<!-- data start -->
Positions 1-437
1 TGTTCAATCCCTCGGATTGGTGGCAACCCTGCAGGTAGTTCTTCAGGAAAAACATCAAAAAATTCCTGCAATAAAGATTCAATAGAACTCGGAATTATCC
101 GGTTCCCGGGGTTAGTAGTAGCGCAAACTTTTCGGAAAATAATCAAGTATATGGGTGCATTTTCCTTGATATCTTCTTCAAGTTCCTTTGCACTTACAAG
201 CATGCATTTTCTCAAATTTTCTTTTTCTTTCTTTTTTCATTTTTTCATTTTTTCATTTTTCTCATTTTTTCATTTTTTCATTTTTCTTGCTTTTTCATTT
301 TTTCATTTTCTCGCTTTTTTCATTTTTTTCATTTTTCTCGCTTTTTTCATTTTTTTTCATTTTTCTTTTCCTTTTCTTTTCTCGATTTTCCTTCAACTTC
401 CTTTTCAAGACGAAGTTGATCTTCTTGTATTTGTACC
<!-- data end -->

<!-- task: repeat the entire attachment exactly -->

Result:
Positions 1-437
1 TGTTCAATCCCTCGGATTGGTGGCAACCCTGCAGGTAGTTCTTCAGGAAAAACATCAAAAAATTCCTGCAATAAAGATTCAATAGAACTCGGAATTATCC
101 GGTTCCCGGGGTTAGTAGTAGCGCAAACTTTTCGGAAAATAATCAAGTATATGGGTGCATTTTCCTTGATATCTTCTTCAAGTTCCTTTGCACTTACAAG
201 CATGCATTTTCTCAAATTTTCTTTTTCTTTCTTTTTTCATTTTTTCATTTTTTCATTTTTCTCATTTTTTCATTTTTTCATTTTTCTTGCTTTTTCATTT
301 TTTCATTTTCTCGCTTTTTTCATTTTTTTCATTTTTCTCGCTTTTTTCATTTTTTTTCATTTTTCTTTTCCTTTTCTTTTCTCGATTTTCCTTCAACTTC
401 CTTTTCAAGACGAAGTTGATCTTCTTGTATTTGTACC